Monday, June 2, 2014

Maleficent

Robert Stromberg, who has spent the recent years of his career as a very successful production designer (Oz the Great and Powerful, Alice in Wonderland, and Avatar) makes his directorial debut with Maleficent, another in a string of revisionist back-stories from Disney that is visually arresting but poorly written. What Maleficent has going for it that the others didn't is an all-in performance from Angelina Jolie as the titular villain. No actor in 2010's Alice in Wonderland really stood out, and James Franco seemed uneasy in last year's Oz the Great and Powerful; Ms. Jolie's effort, though, is emotional, memorable and keeps the film afloat when it otherwise would certainly sink.

Elle Fanning plays an impossibly chipper princess Aurora in a supporting role. Prince Phillip, who in the animated classic saves Aurora with "true love's kiss", is barely present at all this time around. The red, blue and green fairies (Flora, Fauna and Merryweather) who raise Aurora in the woods have in 2014 been assigned different names and excessively childish personalities; under their care, it's a wonder Aurora survived to her first birthday, much less her sixteenth. And King Stefan is no longer the hopeful father we remember from the 50s cartoon; instead, he is a power-hungry warrior, largely deserving of Maleficent's anger. Even Maleficent's creepy black raven, named Diaval, is no longer the dark enemy we were led to believe. These unfortunate re-characterizations are all in the service of an entirely new mythology that presents Maleficent, perhaps the scariest of all Disney bad guys, in a new, empathetic light as an (albeit strange) mother figure. To be sure, she needed a back-story. The classic film never explains who she is or why she's evil or where she came from. But are these the answers we were looking for? She's not evil at all! In fact, she loves Sleeping Beauty!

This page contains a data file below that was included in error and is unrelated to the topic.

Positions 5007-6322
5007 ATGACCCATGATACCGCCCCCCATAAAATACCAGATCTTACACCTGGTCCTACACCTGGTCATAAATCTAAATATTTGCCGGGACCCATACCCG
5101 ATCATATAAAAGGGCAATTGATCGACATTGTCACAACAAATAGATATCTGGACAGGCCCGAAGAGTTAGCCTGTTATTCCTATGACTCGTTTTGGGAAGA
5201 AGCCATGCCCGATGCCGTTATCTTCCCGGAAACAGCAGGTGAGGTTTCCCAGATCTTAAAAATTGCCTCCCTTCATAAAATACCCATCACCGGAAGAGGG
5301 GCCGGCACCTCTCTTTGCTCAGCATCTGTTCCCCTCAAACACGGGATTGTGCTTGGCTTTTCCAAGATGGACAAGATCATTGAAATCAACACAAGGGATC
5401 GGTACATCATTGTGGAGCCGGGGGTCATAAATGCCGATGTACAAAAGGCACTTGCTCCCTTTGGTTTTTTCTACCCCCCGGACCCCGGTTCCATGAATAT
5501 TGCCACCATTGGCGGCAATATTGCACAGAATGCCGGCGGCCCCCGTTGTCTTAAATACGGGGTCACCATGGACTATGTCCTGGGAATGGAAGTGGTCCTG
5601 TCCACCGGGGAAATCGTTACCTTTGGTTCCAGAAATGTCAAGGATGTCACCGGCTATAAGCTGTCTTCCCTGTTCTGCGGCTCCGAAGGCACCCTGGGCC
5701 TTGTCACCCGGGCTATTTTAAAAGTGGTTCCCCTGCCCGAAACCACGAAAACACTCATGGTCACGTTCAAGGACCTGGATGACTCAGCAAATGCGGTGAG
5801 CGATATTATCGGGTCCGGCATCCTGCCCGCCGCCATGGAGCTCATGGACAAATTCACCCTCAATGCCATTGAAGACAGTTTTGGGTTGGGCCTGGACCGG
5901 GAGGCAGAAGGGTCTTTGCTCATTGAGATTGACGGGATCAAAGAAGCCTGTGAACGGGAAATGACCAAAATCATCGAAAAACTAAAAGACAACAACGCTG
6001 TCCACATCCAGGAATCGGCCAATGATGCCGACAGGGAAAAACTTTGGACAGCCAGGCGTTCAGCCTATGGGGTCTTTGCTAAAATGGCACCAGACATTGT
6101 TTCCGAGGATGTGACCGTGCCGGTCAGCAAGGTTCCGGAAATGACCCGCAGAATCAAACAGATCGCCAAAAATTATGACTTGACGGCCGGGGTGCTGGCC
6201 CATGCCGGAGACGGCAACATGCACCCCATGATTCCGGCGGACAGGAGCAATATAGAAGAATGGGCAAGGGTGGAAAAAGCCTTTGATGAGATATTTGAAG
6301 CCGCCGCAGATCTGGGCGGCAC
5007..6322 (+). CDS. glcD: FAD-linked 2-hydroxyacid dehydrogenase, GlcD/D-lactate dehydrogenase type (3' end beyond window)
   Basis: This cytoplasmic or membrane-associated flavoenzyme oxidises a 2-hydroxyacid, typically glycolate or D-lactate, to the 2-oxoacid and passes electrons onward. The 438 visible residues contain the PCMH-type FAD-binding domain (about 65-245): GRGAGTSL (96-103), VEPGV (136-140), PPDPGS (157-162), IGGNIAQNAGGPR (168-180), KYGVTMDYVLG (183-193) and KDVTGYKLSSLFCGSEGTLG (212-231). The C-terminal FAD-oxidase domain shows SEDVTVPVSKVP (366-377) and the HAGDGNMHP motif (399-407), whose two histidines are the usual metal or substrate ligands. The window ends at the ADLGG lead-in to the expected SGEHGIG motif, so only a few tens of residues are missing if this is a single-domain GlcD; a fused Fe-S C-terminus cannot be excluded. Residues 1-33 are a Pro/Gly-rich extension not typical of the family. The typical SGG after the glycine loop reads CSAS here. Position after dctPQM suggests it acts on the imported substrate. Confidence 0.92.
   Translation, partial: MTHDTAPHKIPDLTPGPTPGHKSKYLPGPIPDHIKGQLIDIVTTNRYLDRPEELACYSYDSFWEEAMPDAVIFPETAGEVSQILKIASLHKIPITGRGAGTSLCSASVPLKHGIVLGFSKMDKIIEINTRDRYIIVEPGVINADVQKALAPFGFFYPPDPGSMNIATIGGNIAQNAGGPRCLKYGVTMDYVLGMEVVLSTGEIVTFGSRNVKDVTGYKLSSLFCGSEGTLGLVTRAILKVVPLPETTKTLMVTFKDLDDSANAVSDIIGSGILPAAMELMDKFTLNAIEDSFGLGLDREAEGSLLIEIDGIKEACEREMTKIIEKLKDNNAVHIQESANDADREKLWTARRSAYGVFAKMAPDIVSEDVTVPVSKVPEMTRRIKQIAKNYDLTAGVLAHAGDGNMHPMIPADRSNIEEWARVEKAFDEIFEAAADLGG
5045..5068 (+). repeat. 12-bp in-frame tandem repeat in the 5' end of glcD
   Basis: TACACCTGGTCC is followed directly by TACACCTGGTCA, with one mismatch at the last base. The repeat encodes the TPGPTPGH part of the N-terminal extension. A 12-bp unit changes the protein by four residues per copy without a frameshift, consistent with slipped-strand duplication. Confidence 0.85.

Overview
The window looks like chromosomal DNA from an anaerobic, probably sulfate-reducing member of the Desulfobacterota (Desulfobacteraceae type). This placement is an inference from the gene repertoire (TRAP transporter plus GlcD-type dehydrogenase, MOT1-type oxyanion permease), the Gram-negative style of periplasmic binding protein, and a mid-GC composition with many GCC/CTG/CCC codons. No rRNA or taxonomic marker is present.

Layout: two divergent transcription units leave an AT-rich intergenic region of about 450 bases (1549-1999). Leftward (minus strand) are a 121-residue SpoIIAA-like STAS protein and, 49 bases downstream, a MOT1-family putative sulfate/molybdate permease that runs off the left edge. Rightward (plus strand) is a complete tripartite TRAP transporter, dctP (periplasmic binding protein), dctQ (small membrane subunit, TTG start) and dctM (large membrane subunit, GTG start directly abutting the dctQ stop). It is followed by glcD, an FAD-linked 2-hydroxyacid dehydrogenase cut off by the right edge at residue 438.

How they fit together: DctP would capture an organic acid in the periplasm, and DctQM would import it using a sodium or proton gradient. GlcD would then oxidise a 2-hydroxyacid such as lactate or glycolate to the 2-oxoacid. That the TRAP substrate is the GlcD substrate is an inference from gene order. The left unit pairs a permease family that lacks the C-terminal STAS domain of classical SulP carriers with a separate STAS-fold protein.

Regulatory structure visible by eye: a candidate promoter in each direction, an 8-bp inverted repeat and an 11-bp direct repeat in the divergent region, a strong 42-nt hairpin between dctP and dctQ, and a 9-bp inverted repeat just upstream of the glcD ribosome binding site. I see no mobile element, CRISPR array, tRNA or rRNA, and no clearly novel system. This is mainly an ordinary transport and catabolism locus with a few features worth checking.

It struck us as we were leaving the theater how similarly we felt after seeing Darren Arronofsky's revisionist Noah earlier this spring. That, too, was an entertaining movie that hit a lot of high notes. But we couldn't help but ask after it was over: was this modern re-telling worth changing so many of the source material's details? Did godly Noah need to be brought to the point of infanticide? Did the climactic showdown between Prince Phillip and Maleficent's dragon need to be eschewed for the sake of teary-eyed regret? Probably not.

See Maleficent for Ms. Jolie's performance. See it to puzzle over what parts of Disney's 1959 masterpiece Sleeping Beauty were changed to make this film minimally suspenseful. And see it for the color-blasted 3D CGI fantasy world Maleficent calls home. But don't expect great cinema. The story simply isn't there. We'll end with a note to parents: the film isn't quite as scary as the advertisements would have you believe. The youngest kids will certainly still be frightened by some battle sequences, hence the PG rating, but older kids should be fine. Because Maleficent isn't a villain after all.

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